WA Left Brings the Policy A Game at State Conference

Amy Blitvich reports in from the WA State Labor Conference on behalf of Challenge:

It has been a busy few months here in WA. Coming off a great progressive National Conference, we went straight into a Prime Minister changing Canning By-Election meaning many activists here in the West haven’t had much time for anything. Somehow in August, we snuck in our WA State Conference where once again the WA Left set the agenda for the Party in the lead up to our 2017 State Election.

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As a Left in WA, one of the aims of our conference was to prioritise the participation of rank and file branch and Union members in the debates on the floor. It is a point of pride in our state that our Union delegations and directly elected delegates to Conference come from the shop floor and the community, not just the ranks of our elected members.

So when someone gets up to talk about penalty rates, its someone who makes ends meet week to week because of penalty rates. When we talk about privatisation, the conversation is led by cleaners and education assistants and PCAs who have to live with the consequences. We have wharfies and boilermakers and construction workers explaining about how devastating provisions in the TPP will be. And it is our young women, people of colour and LGBT activists leading the way on issues that matter to them.

From a policy point of view, it was the Left that brought their A Game.  Some of the highlights from the conference were:

  • Supporting the West Australian ship building industry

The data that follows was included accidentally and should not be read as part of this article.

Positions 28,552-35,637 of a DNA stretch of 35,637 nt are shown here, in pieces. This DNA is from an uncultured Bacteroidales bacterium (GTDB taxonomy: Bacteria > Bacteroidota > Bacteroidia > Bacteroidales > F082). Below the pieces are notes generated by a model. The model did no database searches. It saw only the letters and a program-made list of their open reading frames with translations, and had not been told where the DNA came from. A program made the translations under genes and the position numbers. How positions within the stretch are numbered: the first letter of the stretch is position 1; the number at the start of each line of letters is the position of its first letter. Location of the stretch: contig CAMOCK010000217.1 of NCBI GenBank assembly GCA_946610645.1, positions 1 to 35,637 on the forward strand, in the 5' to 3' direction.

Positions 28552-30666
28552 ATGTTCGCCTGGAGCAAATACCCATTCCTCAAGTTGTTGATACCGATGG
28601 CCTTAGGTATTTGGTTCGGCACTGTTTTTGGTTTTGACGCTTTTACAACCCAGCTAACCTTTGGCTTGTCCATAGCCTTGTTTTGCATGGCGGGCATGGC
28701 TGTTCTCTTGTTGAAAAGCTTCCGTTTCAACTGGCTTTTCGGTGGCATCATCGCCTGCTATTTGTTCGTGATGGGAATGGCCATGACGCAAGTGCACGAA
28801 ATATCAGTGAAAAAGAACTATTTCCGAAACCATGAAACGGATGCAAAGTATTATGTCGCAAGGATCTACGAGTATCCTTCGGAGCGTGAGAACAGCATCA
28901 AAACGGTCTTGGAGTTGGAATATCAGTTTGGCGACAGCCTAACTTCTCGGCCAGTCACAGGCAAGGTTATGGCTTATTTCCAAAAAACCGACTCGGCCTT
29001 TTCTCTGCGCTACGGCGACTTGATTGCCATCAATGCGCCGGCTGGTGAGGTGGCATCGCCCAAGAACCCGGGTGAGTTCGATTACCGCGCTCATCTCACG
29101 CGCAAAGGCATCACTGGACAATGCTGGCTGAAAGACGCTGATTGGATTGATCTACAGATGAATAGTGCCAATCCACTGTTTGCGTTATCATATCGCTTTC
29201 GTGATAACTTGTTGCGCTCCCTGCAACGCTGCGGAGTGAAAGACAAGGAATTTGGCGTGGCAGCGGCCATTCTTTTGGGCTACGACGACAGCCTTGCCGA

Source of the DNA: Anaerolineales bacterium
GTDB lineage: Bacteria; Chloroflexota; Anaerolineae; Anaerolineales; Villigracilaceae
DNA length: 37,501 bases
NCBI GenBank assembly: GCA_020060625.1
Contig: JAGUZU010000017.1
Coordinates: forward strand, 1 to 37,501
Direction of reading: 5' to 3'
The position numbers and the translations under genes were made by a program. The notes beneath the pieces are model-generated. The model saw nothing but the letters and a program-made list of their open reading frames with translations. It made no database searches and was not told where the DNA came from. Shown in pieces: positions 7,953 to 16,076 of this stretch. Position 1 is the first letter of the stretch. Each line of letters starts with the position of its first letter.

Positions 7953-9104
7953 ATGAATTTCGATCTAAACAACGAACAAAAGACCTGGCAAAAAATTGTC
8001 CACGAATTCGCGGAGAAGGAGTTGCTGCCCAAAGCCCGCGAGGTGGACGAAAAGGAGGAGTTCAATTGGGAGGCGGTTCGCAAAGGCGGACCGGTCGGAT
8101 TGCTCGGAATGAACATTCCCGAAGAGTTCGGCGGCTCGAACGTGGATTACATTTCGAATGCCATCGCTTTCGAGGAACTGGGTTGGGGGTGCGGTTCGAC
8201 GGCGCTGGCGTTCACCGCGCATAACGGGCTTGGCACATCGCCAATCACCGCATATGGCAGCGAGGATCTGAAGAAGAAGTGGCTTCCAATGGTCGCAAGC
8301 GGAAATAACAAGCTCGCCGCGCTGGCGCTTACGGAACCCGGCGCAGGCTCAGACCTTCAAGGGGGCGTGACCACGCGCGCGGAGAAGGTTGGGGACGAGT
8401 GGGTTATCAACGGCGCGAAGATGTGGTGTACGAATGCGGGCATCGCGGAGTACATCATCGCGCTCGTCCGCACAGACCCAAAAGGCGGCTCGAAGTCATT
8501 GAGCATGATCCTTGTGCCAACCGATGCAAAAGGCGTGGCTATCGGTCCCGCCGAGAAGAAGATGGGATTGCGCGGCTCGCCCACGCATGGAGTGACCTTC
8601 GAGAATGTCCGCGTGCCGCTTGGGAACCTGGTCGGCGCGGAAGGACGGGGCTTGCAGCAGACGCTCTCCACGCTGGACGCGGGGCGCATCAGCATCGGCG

• A commitment in our platform to champion the ACTUs Build a Better Future campaign
  • Further strengthening of our anti-Privatisation positions on Government Services
  • Better services and support for people with Disabilities
  • Opposition to CHAFTA and the TPP
  • A focus on housing affordability and investing in public housing stocks
  • A moratorium on fracking to give certainty to communities affected
  • Removing historical convictions relating to consensual homosexual acts and allowing family members to move for those who are deceased
  • Condemnation of the Federal and State Government’s attacks on Public Servants

Two stand out moments of conference came from women talking about the effect that domestic violence had on them and their families. Following on from Joe McDonald’s speech at National Conference, these two speeches laid out in no uncertain terms that we still have a long way to go in Australian tackling violence against women.

In terms of rules, the Left once again did the hard yards to make sure important reforms were made to Party Structures.

Our proudest achievement was changes to Affirmative Action. After National Conference adopted a WA style AA system, we went a step further and enshrined an accelerated implementation timeline so that at least 45% of candidates will be women by 2017 and 50% by 2021.

We also implemented the 5% target for Indigenous representation – a target we already exceed in our State Parliament.

Alongside all this hard work, WA Labor made 6000 calls to voters in Canning – an amazing effort by delegates and volunteers across all groups.

As a Left, we are very proud of the work we have put into our platform and rules over the last few conferences. As we have seen in Victoria and Queensland, a strong progressive policy and Party structure can win elections. In WA, we can’t wait to add our names to that list.


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